Great were the rejoicings of the people when the tidings reached the city that Phakir’s mother had captured a water-nymph from the nether regions. The whole city came to see the “daughter of the immortals,” as they called the princess. When she was brought to the palace and confronted with the Rajah’s son of obscured intellect, the latter said with a shout of exultation—“I have found! I have found!” The cloud which had settled on his brain was dissipated in a moment. The eyes, erewhile vacant and lustreless, now glowed with the fire of intelligence; his tongue, of which he had almost lost the use—the only words which he used to utter being, “Now here, now gone!”—was now relaxed: in a word, he was restored to his senses. The joy of the Rajah knew no bounds. There was great festivity in the city; and the people who showered benedictions on the head of Phakir Chand’s mother, expected the speedy celebration of the marriage of the Rajah’s son with the beauty of the nether world. The princess, however, told the Rajah, through Phakir’s mother, that she had made a vow to the effect that she would not, for one whole year, look at the face of another man than that of her husband who was dwelling beneath the waters, and that therefore the marriage could not be performed during that period. Though the Rajah’s son was somewhat disappointed, he readily agreed to the delay, believing, agreeably to the proverb, that delay would greatly enhance the sweetness of those pleasures which were in store for him.

It is scarcely necessary to say that the princess spent her days and her nights in sorrowing and sighing. She lamented that idle curiosity which had led her to come to the upper world, leaving her husband below. When she recollected that her husband was all alone below the waters she wept bitter tears. She wished she could run away. But that was impossible, as she was immured within walls, and there were walls within walls. Besides, if she could get out of the palace and of the city, of what avail would it be? She could not gain her husband, as the serpent jewel was not in her possession. The ladies of the palace and Phakir’s mother tried to divert her mind, but in vain. She took pleasure in nothing; she would hardly speak to any one; she wept day and night. The year of her vow was drawing to a close, and yet she was disconsolate. The marriage, however, must be celebrated. The Rajah consulted the astrologers, and the day and the hour in which the nuptial knot was to be tied were fixed. Great preparations were made. The confectioners of the city busied themselves day and night in preparing sweetmeats; milkmen took contracts for supplying the palace with tanks of curds; gunpowder was being manufactured for a grand display of fireworks; bands of musicians were placed on sheds erected over the palace gate, who ever and anon sent forth many “a bout of linked sweetness”; and the whole city assumed an air of mirth and festivity.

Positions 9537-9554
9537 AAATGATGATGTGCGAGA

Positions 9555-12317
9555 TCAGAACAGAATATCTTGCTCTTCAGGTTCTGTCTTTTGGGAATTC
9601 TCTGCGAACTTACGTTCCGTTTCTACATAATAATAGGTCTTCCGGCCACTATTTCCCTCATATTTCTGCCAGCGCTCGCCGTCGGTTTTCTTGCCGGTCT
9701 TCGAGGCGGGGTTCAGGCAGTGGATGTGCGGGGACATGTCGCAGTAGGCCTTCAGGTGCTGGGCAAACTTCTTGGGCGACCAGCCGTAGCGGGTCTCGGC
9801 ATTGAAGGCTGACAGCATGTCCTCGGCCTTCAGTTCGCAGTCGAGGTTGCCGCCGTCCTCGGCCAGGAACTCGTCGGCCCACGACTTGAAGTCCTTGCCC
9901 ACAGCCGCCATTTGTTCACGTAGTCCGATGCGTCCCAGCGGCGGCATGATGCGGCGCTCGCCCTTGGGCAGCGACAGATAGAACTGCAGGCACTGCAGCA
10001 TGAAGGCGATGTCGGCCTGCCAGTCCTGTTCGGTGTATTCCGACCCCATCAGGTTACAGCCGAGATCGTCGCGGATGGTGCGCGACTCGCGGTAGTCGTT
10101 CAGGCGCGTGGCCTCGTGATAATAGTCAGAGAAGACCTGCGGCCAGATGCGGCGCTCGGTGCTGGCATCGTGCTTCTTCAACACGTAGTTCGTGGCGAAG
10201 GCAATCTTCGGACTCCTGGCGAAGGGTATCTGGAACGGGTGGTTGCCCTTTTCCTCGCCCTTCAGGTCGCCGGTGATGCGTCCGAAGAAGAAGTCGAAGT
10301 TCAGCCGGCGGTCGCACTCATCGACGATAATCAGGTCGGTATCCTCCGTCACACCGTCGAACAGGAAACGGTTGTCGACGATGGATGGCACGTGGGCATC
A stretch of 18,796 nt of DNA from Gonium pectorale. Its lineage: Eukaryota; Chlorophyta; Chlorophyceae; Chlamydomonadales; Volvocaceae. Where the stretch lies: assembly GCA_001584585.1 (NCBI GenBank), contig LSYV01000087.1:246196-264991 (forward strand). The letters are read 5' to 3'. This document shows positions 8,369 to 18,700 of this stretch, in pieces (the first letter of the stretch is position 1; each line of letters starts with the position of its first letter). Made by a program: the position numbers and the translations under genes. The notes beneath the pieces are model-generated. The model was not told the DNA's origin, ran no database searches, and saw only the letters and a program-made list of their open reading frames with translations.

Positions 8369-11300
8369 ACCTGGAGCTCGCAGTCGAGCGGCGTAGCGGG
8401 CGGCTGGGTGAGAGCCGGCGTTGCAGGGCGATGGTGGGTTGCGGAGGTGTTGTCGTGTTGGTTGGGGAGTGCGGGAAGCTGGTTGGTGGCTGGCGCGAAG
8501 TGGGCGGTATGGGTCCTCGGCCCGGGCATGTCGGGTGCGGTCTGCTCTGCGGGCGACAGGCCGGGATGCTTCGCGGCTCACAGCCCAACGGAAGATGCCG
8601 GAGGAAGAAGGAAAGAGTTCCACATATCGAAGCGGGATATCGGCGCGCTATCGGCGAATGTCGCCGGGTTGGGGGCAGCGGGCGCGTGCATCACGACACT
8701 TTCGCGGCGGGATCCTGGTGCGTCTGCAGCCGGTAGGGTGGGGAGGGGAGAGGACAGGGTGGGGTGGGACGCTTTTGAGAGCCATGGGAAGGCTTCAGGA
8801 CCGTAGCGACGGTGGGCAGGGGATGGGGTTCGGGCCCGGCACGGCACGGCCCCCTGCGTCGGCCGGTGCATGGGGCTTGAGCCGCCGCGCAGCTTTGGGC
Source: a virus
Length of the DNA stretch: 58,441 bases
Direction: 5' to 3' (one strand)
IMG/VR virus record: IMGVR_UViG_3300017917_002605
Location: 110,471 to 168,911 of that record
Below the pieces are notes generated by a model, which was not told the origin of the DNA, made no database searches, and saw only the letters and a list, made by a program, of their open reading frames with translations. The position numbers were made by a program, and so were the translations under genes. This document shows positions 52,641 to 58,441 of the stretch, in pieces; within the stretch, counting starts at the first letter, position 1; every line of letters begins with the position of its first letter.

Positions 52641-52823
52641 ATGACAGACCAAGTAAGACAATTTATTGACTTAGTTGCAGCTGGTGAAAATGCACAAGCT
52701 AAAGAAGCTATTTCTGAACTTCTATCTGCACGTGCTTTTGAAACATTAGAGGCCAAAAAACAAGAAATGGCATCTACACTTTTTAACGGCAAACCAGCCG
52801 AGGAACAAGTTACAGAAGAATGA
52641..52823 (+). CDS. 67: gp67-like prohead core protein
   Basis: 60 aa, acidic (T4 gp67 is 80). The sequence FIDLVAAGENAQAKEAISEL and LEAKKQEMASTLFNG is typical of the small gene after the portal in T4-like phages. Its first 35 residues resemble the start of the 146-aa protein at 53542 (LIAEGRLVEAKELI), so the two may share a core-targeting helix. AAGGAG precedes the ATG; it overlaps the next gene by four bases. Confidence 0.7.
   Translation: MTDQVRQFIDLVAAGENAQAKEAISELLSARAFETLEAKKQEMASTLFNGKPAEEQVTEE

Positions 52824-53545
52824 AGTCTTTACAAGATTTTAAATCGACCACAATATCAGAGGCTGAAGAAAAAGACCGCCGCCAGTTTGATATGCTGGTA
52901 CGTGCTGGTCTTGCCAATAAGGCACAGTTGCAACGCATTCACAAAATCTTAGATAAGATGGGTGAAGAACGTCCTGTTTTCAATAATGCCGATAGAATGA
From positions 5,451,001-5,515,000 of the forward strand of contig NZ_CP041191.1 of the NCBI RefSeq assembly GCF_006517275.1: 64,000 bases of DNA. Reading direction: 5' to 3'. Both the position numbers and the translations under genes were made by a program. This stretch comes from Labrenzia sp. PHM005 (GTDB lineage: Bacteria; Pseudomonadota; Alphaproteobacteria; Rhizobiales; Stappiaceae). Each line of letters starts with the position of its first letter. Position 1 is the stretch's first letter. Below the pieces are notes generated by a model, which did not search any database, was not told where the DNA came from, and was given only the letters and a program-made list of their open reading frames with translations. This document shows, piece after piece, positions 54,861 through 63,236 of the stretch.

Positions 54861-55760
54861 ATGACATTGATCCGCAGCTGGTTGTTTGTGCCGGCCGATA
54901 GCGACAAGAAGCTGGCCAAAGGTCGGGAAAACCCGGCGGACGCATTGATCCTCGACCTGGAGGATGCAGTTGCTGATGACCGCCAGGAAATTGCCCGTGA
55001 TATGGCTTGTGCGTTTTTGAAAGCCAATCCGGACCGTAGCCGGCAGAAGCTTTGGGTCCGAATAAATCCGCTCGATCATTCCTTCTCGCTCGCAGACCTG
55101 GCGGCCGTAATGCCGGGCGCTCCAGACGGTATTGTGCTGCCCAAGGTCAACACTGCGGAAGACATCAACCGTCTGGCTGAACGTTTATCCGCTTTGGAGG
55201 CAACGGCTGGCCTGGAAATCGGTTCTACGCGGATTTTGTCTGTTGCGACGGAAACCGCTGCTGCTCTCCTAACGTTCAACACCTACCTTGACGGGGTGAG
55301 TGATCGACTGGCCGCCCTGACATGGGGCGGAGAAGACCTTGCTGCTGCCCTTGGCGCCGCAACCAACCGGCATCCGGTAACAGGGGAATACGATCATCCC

It is time we should think of the minister’s son, who, leaving his friend in the subterranean palace, had gone to his country to bring horses, elephants, and attendants for the return of the king’s son and his lovely princess with due pomp. The preparations took him many months; and when everything was ready he started on his journey, accompanied by a long train of elephants, horses, and attendants. He reached the tank two or three days before the appointed day. Tents were pitched in the mango-topes adjoining the tank for the accommodation of men and cattle; and the minister’s son always kept his eyes fixed on the tank. The sun of the appointed day sank below the horizon; but the prince and the princess dwelling beneath the waters made no sign. He waited two or three days longer; still the prince did not make his appearance. What could have happened to his friend and his beautiful wife? Were they dead? Had another serpent, possibly the mate of the one that had died, beaten the prince and the princess to death? Had they somehow lost the serpent-jewel? Or had they been captured when they were once on a visit to the upper world? Such were the reflections of the minister’s son. He was overwhelmed with grief. Ever since he had come to the tank he had heard at regular intervals the sound of music coming from the city which was not distant. He inquired of passers-by what that music meant. He was told that the Rajah’s son was about to be married to some wonderful young lady, who had come out of the waters of that very tank on the bank of which he was now seated, and that the marriage ceremony was to be performed on the day following the next. The minister’s son immediately concluded that the wonderful young lady of the lake that was to be married was none other than the wife of his friend, the king’s son. He resolved therefore to go into the city to learn the details of the affair, and try if possible to rescue the princess. He told the attendants to go home, taking with them the elephants and the horses; and he himself went to the city, and took up his abode in the house of a Brahman.